- Step 10: Remove the dough to a floured work surface and press down on it to deflate it. Divide the dough into 2 equal pieces.
- Step 11: Grease two 8×4-inch loaf pans and have ready.
- Step 12: Working with one piece of the dough, form it into a rough oval, about the length of your baking pan. I like to set the pan beside me as I do this so I can see the length needed. Flip your oval of dough over and pinch together the sides in the centre, bringing in the ends when pinching as well. You should have a pinched seam down the centre of the dough. Flip the dough back over again and it should look tighter with a more defined shape. *Don’t stress this part. Your dough will still rise if it isn’t perfect. It will just rise better if you can do that bit of pinching. Just remember the goal is to make the dough on top of the loaf taut, by pinching it underneath.
- Step 13: Place the dough into your prepared loaf pan, seam side down. Repeat with the other piece of dough.Cover the pans with a clean tea towel (or plastic wrap) to rise until doubled. This should take anywhere from 30-60 minutes. Keep an eye on it. Again, you can test if it’s ready by poking it with your finger. If the indentation remains and just slightly and slowly fills back in a bit, it’s ready to bake. (If the indentation fills back in immediately, it is not ready to bake). Start your oven preheating to 375F. *Note: I started my dough at 10:50 am and it was 12:44 when it was ready for the oven, so about 2 hours from start to baking time, or about 2 hours, 30 minutes start to finish. Your rising time may be different, depending on the temperature of your kitchen. Trust what you see, not the clock.
- Step 14: When the dough is ready to bake, place in preheated 375F oven, with the rack in the centre of the oven. Bake for 25-30 minutes or until the loaf tests at least 190F when tested with a thermometer or when it is dark golden and has pulled away from the sides of the pan. Mine took 28 minutes to reach 190F internal temperature. If you don’t have a thermometer, you can use a skewer to test. Just poke it in from the side close to the edge of the pan, into the centre of the loaf. It should come out clean and dry.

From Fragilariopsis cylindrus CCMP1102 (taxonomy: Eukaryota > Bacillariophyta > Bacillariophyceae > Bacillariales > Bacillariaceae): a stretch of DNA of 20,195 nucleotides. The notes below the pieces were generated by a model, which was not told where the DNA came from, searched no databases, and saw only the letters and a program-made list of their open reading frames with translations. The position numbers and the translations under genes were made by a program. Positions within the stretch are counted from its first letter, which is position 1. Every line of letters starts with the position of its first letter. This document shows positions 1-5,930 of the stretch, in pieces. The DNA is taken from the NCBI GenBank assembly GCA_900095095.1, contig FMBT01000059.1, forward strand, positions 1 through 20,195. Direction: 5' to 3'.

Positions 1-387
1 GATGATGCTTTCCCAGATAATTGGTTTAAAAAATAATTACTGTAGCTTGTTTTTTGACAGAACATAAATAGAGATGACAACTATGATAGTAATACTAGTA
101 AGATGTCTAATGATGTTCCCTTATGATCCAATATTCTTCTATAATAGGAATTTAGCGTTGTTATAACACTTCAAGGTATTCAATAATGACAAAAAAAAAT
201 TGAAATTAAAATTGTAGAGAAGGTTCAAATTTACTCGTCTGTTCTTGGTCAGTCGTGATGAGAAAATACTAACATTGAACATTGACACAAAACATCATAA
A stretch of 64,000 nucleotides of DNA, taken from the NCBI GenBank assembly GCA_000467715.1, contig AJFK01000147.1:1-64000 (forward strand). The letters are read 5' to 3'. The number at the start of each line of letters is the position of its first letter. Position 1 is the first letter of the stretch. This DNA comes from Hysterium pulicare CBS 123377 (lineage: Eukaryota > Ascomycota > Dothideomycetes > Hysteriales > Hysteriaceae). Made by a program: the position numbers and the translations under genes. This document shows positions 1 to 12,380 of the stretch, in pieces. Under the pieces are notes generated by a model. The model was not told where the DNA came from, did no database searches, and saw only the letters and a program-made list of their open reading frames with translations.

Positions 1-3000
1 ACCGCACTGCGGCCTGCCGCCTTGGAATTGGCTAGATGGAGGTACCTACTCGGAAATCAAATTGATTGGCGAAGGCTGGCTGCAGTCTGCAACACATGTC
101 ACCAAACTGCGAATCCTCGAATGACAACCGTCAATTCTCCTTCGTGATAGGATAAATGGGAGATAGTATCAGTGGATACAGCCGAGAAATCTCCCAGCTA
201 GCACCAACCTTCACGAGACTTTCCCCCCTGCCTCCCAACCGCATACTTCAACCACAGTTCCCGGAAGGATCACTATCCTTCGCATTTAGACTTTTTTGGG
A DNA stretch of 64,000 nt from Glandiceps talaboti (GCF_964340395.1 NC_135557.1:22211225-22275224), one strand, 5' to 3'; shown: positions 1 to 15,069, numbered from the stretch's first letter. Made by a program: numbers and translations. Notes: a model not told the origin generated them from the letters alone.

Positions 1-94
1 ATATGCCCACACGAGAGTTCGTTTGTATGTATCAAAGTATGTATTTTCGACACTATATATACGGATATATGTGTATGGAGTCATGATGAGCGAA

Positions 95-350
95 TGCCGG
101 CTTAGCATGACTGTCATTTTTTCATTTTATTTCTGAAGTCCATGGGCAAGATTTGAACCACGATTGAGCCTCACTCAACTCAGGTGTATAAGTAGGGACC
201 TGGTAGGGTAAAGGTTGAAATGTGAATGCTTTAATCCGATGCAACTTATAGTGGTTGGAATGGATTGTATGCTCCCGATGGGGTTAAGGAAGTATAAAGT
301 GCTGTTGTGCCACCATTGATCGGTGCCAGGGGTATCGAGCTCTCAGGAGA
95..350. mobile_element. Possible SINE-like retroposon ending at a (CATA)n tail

- Step 15: Remove the loaves from the oven and immediately remove from the pans to a cooling rack to cool. Allow to cool almost completely before slicing, as slicing a hot loaf can make the loaf turn gummy.
Storage and Freezing
Store your baked bread at room temperature, wrapping the cut end with plastic wrap. I like to store it on a cutting board, wrapping just the cut end, but placing the cut side down, to keep the plastic secure against the cut end, to keep the moisture in the bread.
Baked and cooled bread can be tightly wrapped and frozen for up to 3 months, though it will be best if used within the first month after freezing.
Get the Recipe: Easy Homemade White Bread
- 2 1/4 tsp active dry yeast, (one small package)
- 1/4 cup water, lukewarm (105-110F)
- 2 cups milk or water, lukewarm (105-110F)
- 3 Tbsp vegetable oil , or melted butter, slightly cooled
- 1 Tbsp fine sea salt, a bit less for regular fine table salt
- 2 Tbsp white sugar, or 2 Tbsp honey or maple syrup
- 5-6 cups all purpose flour, approximately
- Add the 1/4 cup lukewarm water to the bowl of a stand mixer, fitted with a kneading hook or a large bowl. Sprinkle yeast over-top. Give it a quick stir, then let stand 5 minutes. After 5 minutes, the yeast should look foamy.